What we do

The African Media Barometer (AMB)

Even though most African countries enshrine principles of freedom of expression in their constitution, the practice often leaves much to be desired. The African Media Barometer (AMB) identifies and analyses the shortcomings and best practices in the legal as well as practical media environment of different African countries. Using a variety of African documents as a benchmark, the AMB can serve as a tool to lobby for media reform.

What is the AMB?

The African Media Barometer is an in-depth and comprehensive description system for national media environments on the African continent, based on home-grown criteria derived from African Protocols and Declarations like the “Declaration of Principles on Freedom of Expression in Africa” (2002) by the African Commission for Human and Peoples’ Rights (ACHPR). The instrument was jointly developed by fesmedia Africa, the Media Project of the Friedrich-Ebert-Stiftung (FES) in Africa, and the Media Institute of Southern Africa (MISA) in 2004.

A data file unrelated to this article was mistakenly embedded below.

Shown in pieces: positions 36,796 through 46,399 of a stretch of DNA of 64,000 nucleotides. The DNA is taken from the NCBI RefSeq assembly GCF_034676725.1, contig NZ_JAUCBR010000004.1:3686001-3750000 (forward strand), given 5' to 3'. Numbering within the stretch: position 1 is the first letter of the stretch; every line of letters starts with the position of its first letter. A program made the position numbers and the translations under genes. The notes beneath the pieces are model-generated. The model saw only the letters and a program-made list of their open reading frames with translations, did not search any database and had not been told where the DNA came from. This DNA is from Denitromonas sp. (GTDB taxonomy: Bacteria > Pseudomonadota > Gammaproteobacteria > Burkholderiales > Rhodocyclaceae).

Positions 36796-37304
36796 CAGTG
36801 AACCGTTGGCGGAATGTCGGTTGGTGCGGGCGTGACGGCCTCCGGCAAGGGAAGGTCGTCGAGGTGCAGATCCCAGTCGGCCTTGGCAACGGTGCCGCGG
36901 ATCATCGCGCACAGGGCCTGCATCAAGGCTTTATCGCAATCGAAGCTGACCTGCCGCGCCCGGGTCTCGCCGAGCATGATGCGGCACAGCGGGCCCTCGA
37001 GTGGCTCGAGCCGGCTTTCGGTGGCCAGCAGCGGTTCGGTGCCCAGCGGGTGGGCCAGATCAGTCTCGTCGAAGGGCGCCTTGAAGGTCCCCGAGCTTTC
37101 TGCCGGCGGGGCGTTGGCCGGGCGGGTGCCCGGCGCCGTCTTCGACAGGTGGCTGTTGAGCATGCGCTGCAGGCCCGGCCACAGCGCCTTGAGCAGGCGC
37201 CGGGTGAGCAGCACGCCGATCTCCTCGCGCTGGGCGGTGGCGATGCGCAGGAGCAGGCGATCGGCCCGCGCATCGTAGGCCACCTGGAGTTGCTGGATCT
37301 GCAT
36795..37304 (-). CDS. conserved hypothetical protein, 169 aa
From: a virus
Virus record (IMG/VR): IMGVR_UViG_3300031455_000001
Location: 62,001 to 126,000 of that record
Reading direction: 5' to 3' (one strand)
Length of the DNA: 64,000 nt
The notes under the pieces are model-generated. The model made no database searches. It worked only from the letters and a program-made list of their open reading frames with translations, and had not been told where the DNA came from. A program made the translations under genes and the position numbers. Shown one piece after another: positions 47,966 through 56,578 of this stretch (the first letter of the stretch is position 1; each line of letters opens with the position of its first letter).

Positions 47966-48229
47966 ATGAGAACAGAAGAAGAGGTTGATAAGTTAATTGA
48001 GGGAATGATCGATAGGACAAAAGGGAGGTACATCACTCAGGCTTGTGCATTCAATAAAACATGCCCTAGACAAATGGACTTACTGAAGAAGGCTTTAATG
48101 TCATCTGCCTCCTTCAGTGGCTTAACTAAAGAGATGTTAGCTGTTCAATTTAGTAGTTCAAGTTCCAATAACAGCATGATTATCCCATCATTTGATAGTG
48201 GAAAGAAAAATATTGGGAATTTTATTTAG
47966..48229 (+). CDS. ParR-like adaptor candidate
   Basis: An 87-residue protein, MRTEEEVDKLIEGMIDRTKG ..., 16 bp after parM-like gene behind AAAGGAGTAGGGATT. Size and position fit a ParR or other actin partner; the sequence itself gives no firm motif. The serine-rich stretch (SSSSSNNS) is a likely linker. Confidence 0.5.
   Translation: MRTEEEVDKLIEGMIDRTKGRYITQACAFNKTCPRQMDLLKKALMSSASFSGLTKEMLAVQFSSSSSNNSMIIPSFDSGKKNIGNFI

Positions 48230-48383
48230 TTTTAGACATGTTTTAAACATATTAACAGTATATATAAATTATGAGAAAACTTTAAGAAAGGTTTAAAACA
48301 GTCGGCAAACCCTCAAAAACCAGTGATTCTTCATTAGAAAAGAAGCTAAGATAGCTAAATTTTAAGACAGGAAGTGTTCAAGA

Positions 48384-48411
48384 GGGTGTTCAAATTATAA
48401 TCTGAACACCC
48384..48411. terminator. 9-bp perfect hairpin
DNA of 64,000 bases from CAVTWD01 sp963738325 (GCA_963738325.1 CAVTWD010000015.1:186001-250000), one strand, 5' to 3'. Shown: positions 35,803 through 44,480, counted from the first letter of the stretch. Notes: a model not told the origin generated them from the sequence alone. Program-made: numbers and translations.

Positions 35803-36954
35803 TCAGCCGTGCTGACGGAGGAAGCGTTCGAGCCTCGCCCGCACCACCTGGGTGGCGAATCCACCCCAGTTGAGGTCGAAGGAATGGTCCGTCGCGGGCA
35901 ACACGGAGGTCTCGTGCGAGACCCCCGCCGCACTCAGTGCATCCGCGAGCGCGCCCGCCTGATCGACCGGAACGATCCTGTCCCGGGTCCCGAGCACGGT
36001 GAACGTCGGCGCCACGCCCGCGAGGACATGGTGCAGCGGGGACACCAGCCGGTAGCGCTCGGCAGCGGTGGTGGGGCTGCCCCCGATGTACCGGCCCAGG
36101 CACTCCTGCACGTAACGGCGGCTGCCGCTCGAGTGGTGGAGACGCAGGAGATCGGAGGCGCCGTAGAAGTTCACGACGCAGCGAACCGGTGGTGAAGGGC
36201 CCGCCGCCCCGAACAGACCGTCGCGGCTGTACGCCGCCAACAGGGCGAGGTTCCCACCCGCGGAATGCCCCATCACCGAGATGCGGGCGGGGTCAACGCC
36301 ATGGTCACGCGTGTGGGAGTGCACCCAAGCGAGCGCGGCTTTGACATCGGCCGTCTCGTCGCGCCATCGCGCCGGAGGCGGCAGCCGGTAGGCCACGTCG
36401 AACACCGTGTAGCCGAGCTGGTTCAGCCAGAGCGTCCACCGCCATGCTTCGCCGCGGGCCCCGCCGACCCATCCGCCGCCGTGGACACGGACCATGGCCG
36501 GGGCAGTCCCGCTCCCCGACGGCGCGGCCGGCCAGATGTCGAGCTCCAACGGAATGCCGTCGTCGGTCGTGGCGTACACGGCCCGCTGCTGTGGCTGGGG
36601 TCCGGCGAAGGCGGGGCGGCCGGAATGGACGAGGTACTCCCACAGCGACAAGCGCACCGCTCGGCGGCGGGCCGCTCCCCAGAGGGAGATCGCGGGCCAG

The recommendations of the AMB-reports are integrated into the work of the 19 country offices of the Friedrich-Ebert-Stiftung (FES) in sub-Saharan Africa and into the advocacy efforts of other media organisations like the Media Institute of Southern Africa (MISA). You will find the AMB indicators here and the African Media Barometer (AMB) country reports here.
How does the AMB work?

Every two to three years a panel of 10 to 12 local experts, consisting of at least five media practitioners and media expert and five representatives from civil society, meet to assess the media situation in their own country. For one and a half days the panellists discuss the national media environment according to 39 predetermined indicators. The discussion and scoring is moderated by an independent consultant who also edits the country report , written by a trained AMB rapporteur following the AMB Panel discussion. [Read more on our methodology]

By the end of 2016 the African Media Barometer has been held in 31 African countries, in some of them already for the fourth time. The success of the AMB has led to its adoption by other regions: The AMB methodology and concept are now being used in Asia, the Middle East, and Eastern Europe. Find the AMBs of the Asian region here.

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